We call ourselves a nation of gardeners but few of us have any idea, and still less understanding, of the science that is happening before our very eyes. How did plants get to be the way they are? Why do they have pretty flowers? And why is a weed-free lawn an ecological impossibility?
Expanded for this new edition, An Ear to the Ground gives the answers to these questions and many more, with eye-opening revelations about companion planting and the truth about planting by the moon. As entertaining as ever, Ken Thompson shows how a little botanical knowledge can bring not just better results, but peace of mind…
This is your weapon against weeds. With his blend of witty, down-to-earth advice and solid scientific practice, Ken Thompson explains how weeds populate your pots, paving, beds, and borders, and shows how to prevent them taking over – or opt for complete eradication. A “rogue’s gallery” helps you separate the true thugs from the more benign pests, and reveals how to integrate some weeds into a garden ecosystem.
With eco-friendly solutions for environmentally responsible gardeners, this is the practical and achievable guide to winning the war against weeds.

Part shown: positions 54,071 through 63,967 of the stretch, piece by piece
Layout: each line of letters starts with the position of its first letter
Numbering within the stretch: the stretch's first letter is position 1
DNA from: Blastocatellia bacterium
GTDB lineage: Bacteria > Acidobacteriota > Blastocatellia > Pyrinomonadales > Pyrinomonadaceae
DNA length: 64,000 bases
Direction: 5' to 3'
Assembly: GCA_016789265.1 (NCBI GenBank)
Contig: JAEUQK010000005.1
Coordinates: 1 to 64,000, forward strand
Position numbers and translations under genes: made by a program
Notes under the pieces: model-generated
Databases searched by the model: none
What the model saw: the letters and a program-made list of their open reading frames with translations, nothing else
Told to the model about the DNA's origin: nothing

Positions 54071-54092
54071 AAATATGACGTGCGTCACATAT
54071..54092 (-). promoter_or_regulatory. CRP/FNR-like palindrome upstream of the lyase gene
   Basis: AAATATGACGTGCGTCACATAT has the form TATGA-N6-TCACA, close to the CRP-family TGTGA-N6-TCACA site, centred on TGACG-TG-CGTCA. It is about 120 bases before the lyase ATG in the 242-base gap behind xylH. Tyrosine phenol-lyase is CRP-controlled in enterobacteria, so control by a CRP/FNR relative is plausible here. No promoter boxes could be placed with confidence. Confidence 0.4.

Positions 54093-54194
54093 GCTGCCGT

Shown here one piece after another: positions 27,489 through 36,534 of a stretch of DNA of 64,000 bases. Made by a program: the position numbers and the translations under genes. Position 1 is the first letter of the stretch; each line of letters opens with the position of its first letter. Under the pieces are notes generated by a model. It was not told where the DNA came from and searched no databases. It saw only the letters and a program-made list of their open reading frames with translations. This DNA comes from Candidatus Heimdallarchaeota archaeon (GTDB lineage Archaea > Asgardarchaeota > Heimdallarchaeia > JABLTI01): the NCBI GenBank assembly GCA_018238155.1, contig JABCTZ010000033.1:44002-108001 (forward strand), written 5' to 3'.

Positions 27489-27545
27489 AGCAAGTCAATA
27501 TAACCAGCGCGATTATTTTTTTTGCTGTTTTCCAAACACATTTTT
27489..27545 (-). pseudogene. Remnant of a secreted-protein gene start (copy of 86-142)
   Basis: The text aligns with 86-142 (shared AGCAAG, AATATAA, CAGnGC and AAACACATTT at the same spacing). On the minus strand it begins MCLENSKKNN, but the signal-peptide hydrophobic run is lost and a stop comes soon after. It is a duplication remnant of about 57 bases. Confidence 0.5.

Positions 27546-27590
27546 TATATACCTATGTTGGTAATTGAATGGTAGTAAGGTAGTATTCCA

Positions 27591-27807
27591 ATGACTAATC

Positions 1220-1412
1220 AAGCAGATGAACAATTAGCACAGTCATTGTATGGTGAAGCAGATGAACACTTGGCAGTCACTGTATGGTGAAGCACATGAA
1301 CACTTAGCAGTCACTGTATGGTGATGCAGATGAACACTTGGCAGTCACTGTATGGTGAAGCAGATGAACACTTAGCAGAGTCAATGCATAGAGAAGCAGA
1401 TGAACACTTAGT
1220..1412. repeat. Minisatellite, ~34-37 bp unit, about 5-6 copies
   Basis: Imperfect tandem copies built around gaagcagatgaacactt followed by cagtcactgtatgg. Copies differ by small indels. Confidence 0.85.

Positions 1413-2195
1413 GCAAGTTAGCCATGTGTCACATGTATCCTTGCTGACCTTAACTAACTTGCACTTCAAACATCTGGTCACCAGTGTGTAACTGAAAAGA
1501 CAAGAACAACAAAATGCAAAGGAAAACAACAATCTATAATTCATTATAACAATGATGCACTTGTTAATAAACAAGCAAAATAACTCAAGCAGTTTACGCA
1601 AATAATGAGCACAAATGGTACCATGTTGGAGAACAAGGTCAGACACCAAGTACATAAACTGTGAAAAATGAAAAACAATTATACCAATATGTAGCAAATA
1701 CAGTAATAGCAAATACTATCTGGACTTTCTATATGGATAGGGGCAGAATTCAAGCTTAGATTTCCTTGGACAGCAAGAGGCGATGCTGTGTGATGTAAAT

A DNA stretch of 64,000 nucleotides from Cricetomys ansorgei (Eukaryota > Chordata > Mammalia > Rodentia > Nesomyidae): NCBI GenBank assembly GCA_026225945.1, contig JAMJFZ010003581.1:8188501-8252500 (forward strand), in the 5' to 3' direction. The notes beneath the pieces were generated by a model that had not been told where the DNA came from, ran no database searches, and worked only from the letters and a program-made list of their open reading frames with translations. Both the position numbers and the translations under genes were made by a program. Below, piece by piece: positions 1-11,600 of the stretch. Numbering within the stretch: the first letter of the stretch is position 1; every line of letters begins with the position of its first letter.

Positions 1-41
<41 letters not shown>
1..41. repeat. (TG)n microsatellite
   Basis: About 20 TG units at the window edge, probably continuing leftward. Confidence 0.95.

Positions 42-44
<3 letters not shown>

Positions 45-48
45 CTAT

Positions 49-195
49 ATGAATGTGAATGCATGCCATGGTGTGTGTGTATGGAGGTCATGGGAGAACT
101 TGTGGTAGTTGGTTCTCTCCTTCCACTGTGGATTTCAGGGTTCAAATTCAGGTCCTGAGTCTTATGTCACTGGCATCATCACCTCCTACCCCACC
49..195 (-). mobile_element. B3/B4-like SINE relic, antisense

In this collection of articles from The Telegraph, biologist and gardening columnist Ken Thompson takes a scientific look at some of the greater – and lesser – questions faced by gardeners everywhere in a bid to sort the genuine wisdom from thee hokum.
What is the ideal temperature for a compost heap? What do bees do that improves strawberries? Why are gardeners in literature always such dummies? This is an expert’s gardening miscellany, aimed at making you not necessarily a better gardener, but probably a far more thoughtful one.
This is a classic example of the contradictions of ‘native’ and ‘invasive’ species, a hot issue right now, as the flip-side of biodiversity. We have all heard the horror stories of invasives, from Japanese knotweed that puts fear into the heart of gardeners to brown tree snakes that have taken over the island of Guam. But do we need to fear invaders? And indeed, can we control them, and do we choose the right targets?
In this controversial but entirely rational book, Ken Thompson puts forward a fascinating array of narratives to explore why only a minority of introduced species succeed, why so few of them go on to cause trouble, and what the real cost of invasions is. He discusses, too, whether our fears could be getting in the way of conserving biodiversity and responding to climate change.